Activist's Assassination Punctuates Lebanese Elections

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Lebanese writer and activist Samir Kassir was assassinated with a car bomb in Beirut on Thursday. He had been an outspoken critic of Syrian occupation and influence in Lebanon. Melissa Block talks with Rami Khouri, syndicated columnist and editor-at-large of Lebanon's Daily Star newspaper, about the killing and its effect on parliamentary elections.

MICHELE NORRIS, host:

From NPR News, this is ALL THINGS CONSIDERED. I'm Michele Norris.

MELISSA BLOCK, host:

And I'm Melissa Block.

In today's edition of the daily newspaper An Nahar in Beirut, a front-page editorial is titled: Samir Kassir is Not Writing Today. The weekly columnist was assassinated in the Lebanese capital yesterday. A bomb placed under the seat of his Alfa Romeo was detonated seconds after he got into the car. Kassir was 45, a longtime critic of Syrian involvement in Lebanon and a founding member of an opposition group there. Rami Khouri is editor at large of The Daily Star in Lebanon. He joins us from Beirut.

And, Mr. Khouri, can you tell just more please about Samir Kassir and what he wrote in his columns?

Mr. RAMI KHOURI (Editor at Large, The Daily Star): Yes, Samir has had a distinguished career in commentary, mainly--was his main field. He really was an intellectual and a thinker, and he wrote books. But I think the most important attribute that probably cost him his life was his courage, his outspokenness. And he actually had a lot of influence on me in the last two years, and his courage prompted me to speak out a lot more forcefully about security issues and others as well.

BLOCK: In your own column today you talk about Samir Kassir's `spirit of bold, persistent insubordination to those in authority.'

Mr. KHOURI: Yeah, I think his really--his most important deed in recent years was just about a year ago, last June or so. He started publicly challenging what he called the Syrian and Lebanese security state and naming by name the security agencies and leaders in Syria and Lebanon, the intelligence and police chiefs. And this was unprecedented in Arab culture, so he really took a bold, courageous step. Others followed, but he reflected what millions and millions of people in the Arab world feel.

BLOCK: I was struck by the comments made by the US ambassador to Lebanon, Jeffrey Feltman, after Mr. Kassir's assassination. He said, `We know who his enemies must be.'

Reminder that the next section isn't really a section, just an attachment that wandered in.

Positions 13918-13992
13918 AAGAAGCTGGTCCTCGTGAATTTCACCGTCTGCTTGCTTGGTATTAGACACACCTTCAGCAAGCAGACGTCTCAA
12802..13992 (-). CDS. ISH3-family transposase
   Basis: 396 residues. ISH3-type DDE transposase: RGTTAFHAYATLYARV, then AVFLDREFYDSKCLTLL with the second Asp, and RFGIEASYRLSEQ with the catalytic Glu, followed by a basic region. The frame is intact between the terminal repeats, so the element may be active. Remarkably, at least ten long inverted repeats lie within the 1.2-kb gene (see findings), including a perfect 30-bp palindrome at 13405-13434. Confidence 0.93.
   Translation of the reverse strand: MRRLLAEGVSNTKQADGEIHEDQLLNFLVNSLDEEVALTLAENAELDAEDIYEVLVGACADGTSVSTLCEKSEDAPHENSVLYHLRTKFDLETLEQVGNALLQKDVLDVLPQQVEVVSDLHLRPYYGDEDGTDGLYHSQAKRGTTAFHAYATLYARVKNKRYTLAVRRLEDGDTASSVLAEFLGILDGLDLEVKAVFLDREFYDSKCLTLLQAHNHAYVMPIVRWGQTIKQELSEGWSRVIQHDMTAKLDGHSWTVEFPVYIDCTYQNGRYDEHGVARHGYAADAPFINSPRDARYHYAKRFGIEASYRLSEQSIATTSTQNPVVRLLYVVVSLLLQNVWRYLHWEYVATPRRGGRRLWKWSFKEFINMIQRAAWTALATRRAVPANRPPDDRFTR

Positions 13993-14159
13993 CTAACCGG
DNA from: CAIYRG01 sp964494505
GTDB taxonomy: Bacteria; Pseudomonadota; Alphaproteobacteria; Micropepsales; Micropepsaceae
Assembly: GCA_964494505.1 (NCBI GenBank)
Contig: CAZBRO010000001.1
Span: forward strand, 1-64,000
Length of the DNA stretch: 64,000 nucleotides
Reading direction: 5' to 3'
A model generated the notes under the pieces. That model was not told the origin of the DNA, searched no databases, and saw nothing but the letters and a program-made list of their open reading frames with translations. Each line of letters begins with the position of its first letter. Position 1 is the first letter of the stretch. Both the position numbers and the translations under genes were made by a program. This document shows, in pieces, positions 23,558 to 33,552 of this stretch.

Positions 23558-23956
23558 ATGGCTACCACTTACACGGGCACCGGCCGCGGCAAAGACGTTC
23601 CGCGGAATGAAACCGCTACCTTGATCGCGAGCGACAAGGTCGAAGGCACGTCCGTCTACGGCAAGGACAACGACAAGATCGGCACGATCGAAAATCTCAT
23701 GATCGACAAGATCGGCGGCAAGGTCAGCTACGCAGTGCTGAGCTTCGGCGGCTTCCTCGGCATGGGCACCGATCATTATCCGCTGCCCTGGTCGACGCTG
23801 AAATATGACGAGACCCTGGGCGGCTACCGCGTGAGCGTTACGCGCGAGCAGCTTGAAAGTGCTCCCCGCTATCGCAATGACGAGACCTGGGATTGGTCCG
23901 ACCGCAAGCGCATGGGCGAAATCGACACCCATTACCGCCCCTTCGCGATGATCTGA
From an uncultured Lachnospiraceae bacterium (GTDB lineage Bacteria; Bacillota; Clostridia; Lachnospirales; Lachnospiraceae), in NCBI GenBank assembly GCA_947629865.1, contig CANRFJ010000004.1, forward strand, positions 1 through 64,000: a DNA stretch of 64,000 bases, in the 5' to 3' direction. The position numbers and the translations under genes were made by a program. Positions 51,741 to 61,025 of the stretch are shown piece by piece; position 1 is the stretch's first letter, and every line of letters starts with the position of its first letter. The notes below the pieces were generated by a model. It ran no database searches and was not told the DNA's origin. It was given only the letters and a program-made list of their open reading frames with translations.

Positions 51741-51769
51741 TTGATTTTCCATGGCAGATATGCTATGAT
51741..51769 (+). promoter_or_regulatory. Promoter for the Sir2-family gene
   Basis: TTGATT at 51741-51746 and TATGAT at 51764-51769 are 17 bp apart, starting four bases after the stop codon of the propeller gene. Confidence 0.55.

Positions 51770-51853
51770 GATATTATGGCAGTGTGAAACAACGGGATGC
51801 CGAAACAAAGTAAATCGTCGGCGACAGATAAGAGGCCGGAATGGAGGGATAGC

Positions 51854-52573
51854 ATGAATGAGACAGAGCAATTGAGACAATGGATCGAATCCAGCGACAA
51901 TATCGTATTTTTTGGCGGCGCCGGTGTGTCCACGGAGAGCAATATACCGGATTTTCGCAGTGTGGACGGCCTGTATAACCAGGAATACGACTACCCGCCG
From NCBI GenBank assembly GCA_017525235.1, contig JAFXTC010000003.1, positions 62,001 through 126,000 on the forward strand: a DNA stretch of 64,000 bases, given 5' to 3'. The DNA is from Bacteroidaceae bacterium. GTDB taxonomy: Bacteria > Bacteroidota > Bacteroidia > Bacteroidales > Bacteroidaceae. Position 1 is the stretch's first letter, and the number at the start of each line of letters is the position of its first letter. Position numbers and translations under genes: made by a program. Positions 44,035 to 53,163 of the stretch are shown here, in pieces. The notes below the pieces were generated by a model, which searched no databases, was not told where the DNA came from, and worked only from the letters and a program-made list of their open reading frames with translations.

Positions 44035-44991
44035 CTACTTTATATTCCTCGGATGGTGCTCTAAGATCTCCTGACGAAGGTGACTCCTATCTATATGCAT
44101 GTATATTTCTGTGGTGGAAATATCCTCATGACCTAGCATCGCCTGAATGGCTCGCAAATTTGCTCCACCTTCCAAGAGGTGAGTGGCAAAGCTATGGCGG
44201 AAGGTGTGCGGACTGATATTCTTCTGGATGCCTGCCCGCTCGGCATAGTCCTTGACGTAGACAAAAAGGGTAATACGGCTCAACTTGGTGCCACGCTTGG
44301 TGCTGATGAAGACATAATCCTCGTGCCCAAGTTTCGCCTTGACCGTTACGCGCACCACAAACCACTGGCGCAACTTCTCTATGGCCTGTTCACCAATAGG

Mr. KHOURI: Well, it's clear that he antagonized the Syrian and Lebanese security leaderships. I mean, they had taken his--the Lebanese police had taken his passport away. He had received threats over the years. So it was obvious who would be upset by his kind of writing. But his criticism sparked, I think, a wider movement, and the killing of Hariri, former Prime Minister Rafik Hariri, last February unleashed a whole tidal wave of spontaneous national criticism of the Syrian presence in Lebanon and of the Lebanese leadership. And this killing now--my sense is that this is going to unleash a second wave of mass anger, and it'll be politically directed at the Lebanese president, Emile Lahoud. And there already have been calls for Lahoud to resign.

BLOCK: Emile Lahoud has the backing of Syria. The Lebanese opposition is explicitly blaming Syria for Samir Kassir's assassination. Walk us through how that would work. Syrian troops have now pulled out of Lebanon, but is the assumption that the intelligence network is still in place, for example?

Mr. KHOURI: Well, there's accusations by many people that some of the intelligence system is still in place. The Syrians deny this. They deny any involvement in this killing or the killing of Hariri. There's an international investigation now going on, headed by a German judge through the UN, to look at Hariri's murder. So it'll take some time for the facts to be known and to find out who actually did this. The important thing is that the political anger is very clearly directed against Syria and Syria's political allies, including the Lebanese president in Lebanon.

BLOCK: Mr. Kassir's killing comes as Lebanon is in the midst of parliamentary elections. The opposition swept in Beirut last weekend, but there are now votes happening over the next three Sundays throughout the country. What effects do you think this assassination might have on those votes?

Mr. KHOURI: The likelihood is that it will probably--his killing will probably generate a greater sympathy vote and will probably mobilize more people to get out and vote and to make sure that the opposition does get a majority in the new Parliament. So there will be an opportunity to really build a new Lebanon, and this is really a challenge for the Lebanese political class as a whole.

BLOCK: Mr. Khouri, thanks very much.

Mr. KHOURI: My pleasure. Thanks for having me.

BLOCK: Rami Khouri is editor at large of The Daily Star in Lebanon. The slain writer and activist Samir Kassir is to be buried in Beirut tomorrow.

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